Knowing how to craft a compelling press release is a valuable skill. A well-written press release will inspire other journalists, bloggers, and reporters to share your company’s news, potentially generating a great deal of interest in your products, services, and brand. Make sure you’re writing your press releases properly, so they’ll serve their purpose well.

Understand the Purpose

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It’s important to understand the primary goal when you’re writing a press release. While this might seem straightforward to some, it’s a point that’s often overlooked or even blatantly ignored. A press release is not an opportunity to write a lengthy editorial about your latest product or give users an engaging play-by-play of your most recent event. Press releases aren’t meant for blog readers or the common consumer, so they shouldn’t be written in flowy prose.

A press release is designed to engage the media. It should offer other writers the essential information they need to create their own content about your company. Press releases do live in the public domain, so they may be accessed occasionally by loyal shoppers or prospective customers, but they’re not ultimately designed for this audience. Write for the media to ensure that your press release serves its purpose effectively.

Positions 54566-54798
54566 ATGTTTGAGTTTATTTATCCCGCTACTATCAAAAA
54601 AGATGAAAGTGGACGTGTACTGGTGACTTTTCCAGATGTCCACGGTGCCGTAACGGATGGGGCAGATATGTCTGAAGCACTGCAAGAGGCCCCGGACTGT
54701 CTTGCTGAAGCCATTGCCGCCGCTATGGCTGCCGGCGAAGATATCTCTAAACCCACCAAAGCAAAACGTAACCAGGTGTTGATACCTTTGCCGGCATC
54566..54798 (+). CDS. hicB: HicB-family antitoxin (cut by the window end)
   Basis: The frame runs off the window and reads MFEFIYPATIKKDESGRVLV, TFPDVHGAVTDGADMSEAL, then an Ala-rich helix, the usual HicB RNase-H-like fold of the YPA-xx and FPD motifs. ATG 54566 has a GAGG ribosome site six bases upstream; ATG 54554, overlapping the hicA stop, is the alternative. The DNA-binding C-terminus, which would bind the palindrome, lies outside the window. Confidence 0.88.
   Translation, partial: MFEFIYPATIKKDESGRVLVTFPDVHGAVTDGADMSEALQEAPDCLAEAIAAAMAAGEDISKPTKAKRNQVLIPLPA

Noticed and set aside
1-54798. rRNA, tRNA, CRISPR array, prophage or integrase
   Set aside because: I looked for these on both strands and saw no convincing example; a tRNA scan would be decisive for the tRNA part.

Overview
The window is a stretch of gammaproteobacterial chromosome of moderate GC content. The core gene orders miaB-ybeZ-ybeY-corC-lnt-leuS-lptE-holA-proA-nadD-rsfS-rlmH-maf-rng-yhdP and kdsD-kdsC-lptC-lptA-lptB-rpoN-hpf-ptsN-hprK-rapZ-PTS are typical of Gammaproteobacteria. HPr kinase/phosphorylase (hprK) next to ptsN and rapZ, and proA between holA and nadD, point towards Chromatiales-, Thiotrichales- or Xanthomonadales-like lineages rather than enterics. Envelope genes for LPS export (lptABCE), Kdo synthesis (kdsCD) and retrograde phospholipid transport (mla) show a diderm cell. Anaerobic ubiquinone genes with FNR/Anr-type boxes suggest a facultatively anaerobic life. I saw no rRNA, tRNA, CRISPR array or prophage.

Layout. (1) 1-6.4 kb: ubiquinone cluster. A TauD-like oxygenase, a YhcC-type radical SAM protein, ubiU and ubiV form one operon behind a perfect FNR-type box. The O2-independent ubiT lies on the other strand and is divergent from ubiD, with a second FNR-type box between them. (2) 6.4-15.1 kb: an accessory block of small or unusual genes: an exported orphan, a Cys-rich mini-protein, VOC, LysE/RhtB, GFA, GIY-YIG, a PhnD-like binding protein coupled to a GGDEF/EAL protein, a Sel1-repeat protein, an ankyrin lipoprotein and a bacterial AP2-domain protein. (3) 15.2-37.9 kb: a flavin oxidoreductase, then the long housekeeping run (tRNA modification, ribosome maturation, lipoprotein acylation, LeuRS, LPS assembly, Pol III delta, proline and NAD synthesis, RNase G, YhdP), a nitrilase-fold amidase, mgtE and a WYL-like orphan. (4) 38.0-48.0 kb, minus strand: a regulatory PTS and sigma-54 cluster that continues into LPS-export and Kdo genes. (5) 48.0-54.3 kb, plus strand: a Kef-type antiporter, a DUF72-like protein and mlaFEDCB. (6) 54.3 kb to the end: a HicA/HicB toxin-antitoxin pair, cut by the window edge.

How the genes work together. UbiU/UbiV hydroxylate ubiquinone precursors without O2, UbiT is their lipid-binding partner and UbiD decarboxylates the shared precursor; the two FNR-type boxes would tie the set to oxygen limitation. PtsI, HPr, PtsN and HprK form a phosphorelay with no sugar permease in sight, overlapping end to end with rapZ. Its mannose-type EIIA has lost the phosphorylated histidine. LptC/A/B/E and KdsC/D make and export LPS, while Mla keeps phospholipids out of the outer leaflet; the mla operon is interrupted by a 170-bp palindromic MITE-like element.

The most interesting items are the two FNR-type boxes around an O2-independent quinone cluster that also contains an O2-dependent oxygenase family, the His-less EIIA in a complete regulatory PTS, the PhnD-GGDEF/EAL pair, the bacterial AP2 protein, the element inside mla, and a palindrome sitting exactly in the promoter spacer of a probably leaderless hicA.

Craft Your Headline Carefully

Your headline is essential, as this is the tidbit that will convince writers to choose your announcement over hundreds of others flooding the online space. A well-crafted headline for a press release has the following characteristics:

  • Concise: Keep it as short as possible and never longer than one sentence.
  • Informative: Share a valuable piece of information.
  • Intriguing: Highlight why this announcement is interesting.

Your headline shouldn’t be a vague teaser that leaves out critical information. Consider a potato chip company announcing its innovative new flavor. A good headline for the press release might read, “Chip Co. Hits New Heights on the Scoville Scale With Ghost Pepper Corn Chips.” This provides enough detail for the reader to grasp the essential scope of the story while still drawing them in to learn more. Avoid headlines that are too general or sales-oriented, such as “Chip Co. Likes it Hot!” or “Test Your Taste Buds With Our Hot New Options.”